AKA coring the door or drilling a raceway.
Like Moses leading the Hebrews across the Red Sea, you must work a miracle to bring electricity from the hinge side of the door to the lock side. Luckily it is a miracle on a much smaller scale. Moses had to deal with millions of gallons of water and miles of sea bottom whereas you only have to deal with a few feet of wood. So relax.
The best way to get a wire raceway into a door is to order the door with it already built in. This is especially true of hollow metal doors which often have cross members inside at angles to where the through-wire needs to go. However, that would require planning in advance – a rare occurrence these days, it seems. Lack of planning is the main reason that field-drilling a raceway becomes a necessity.
Coring the door is usually the best option whenever you are installing an electric lockset. This is true whether you use a door cord or an electric hinge. The safest place for the wire is inside the door.
You will probably also need to drill a raceway if you are using an electric strike in the inactive leaf of a pair of doors. Usually you will also need a door cord, electric hinge or other power transfer.
Horizontal vs. Vertical
It is possible to drill a raceway with the door still up. I have done it but I don’t recommend it. It takes nerves of steel and a stiff, sharp drill bit. You need a decent sized bit that won’t bend right or left on you as you try to drill straight, and you need to make sure that the door doesn’t move on its hinges while you are drilling.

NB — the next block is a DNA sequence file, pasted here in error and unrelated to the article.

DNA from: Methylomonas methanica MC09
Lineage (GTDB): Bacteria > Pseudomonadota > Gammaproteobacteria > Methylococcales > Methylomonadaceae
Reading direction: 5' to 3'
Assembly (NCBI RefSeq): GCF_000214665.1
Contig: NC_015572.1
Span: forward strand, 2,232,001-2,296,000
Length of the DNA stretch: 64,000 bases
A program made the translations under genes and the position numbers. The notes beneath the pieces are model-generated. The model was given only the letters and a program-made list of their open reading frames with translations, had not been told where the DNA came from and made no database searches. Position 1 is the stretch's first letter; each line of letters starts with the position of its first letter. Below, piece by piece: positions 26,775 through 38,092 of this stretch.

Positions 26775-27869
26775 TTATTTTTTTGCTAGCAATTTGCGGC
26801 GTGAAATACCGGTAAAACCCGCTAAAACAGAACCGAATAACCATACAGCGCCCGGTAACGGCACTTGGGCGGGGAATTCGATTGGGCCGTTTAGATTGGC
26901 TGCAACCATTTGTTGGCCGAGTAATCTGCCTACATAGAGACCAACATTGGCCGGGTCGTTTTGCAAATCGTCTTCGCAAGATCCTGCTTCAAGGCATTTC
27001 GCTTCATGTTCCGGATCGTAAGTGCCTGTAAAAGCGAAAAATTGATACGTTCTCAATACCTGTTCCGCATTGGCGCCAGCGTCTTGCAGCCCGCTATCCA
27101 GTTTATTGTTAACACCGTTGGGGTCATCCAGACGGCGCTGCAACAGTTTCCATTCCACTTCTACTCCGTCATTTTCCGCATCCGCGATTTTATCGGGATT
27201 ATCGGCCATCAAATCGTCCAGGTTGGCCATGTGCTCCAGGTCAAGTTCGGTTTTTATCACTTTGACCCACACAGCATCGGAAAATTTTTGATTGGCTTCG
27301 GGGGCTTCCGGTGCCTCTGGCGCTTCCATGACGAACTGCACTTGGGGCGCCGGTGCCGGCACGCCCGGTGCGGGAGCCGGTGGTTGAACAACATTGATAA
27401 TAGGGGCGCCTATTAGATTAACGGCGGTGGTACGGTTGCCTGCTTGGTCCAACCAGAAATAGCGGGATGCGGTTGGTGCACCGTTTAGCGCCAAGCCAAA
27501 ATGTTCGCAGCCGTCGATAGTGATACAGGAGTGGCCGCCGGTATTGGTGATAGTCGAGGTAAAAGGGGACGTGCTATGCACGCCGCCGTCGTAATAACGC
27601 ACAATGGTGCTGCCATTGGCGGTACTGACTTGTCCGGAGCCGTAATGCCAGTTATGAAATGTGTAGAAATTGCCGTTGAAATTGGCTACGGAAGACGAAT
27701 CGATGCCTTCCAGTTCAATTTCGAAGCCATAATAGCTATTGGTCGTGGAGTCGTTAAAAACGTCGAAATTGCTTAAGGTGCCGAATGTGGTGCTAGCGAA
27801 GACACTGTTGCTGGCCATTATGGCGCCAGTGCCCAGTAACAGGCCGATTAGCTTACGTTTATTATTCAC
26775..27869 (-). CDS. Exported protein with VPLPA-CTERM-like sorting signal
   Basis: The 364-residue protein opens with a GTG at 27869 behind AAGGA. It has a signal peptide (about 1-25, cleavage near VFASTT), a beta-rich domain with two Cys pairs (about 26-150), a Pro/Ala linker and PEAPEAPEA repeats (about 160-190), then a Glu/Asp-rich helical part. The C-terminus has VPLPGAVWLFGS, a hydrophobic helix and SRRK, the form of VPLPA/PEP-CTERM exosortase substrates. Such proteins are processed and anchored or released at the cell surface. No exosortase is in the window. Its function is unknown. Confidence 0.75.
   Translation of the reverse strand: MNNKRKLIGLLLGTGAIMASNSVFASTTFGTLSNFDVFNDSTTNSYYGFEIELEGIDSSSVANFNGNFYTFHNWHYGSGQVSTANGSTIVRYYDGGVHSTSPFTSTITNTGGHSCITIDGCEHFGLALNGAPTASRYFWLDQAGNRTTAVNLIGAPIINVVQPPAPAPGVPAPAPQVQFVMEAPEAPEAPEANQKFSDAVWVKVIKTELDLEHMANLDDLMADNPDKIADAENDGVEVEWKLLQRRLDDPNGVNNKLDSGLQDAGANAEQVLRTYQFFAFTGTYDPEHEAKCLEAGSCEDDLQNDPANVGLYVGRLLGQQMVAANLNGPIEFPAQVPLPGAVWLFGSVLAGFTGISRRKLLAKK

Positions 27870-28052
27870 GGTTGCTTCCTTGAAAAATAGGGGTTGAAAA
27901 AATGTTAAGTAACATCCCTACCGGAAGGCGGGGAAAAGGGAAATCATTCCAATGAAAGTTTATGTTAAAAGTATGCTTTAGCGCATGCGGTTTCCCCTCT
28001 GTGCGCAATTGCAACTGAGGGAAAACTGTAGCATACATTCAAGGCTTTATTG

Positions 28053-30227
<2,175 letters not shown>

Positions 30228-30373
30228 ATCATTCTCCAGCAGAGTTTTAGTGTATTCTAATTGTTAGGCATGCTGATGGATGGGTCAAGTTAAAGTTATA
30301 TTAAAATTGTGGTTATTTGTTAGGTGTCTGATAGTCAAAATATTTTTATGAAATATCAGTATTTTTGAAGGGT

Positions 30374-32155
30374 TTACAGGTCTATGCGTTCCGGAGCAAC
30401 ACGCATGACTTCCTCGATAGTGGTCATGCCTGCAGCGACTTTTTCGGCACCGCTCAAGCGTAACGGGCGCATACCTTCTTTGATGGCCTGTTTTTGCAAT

I found that taking the door down and standing it on edge in a homemade door stand is the easiest for me because:
- The door is much less likely to move while you are drilling it
- Using a level to guide you is much easier, and
- Gravity is on your side
Certain constants apply to either horizontal or vertical drilling. In both cases I recommend a 3/8-inch by 3-foot drill bit. If the door is more than 3 feet wide, drill it from both sides or get a 4-foot bit. I prefer to drill from both sides because it’s a lot easier to drill straight for 18 or 24 inches than it is to drill straight for 3 or 4 feet.
If you have a drill with a built-in level, use it. If your drill does not have a built-in level, any level will do. Just put it against the door anytime you want to check the angle at which you are drilling. Determine if the door has a beveled edge and don’t let the bevel skew your path through the door. Make sure your drill bit remains parallel to both the interior and exterior surfaces of the door.
Drilling a raceway across a door is a challenge, but all it really takes is good focus and an ability to drill a straight hole. If you are challenged in the latter aspect, you might consider a drilling tool like the Security Door Controls product shown below. If you have many raceways to drill, a tool like this one is a great idea.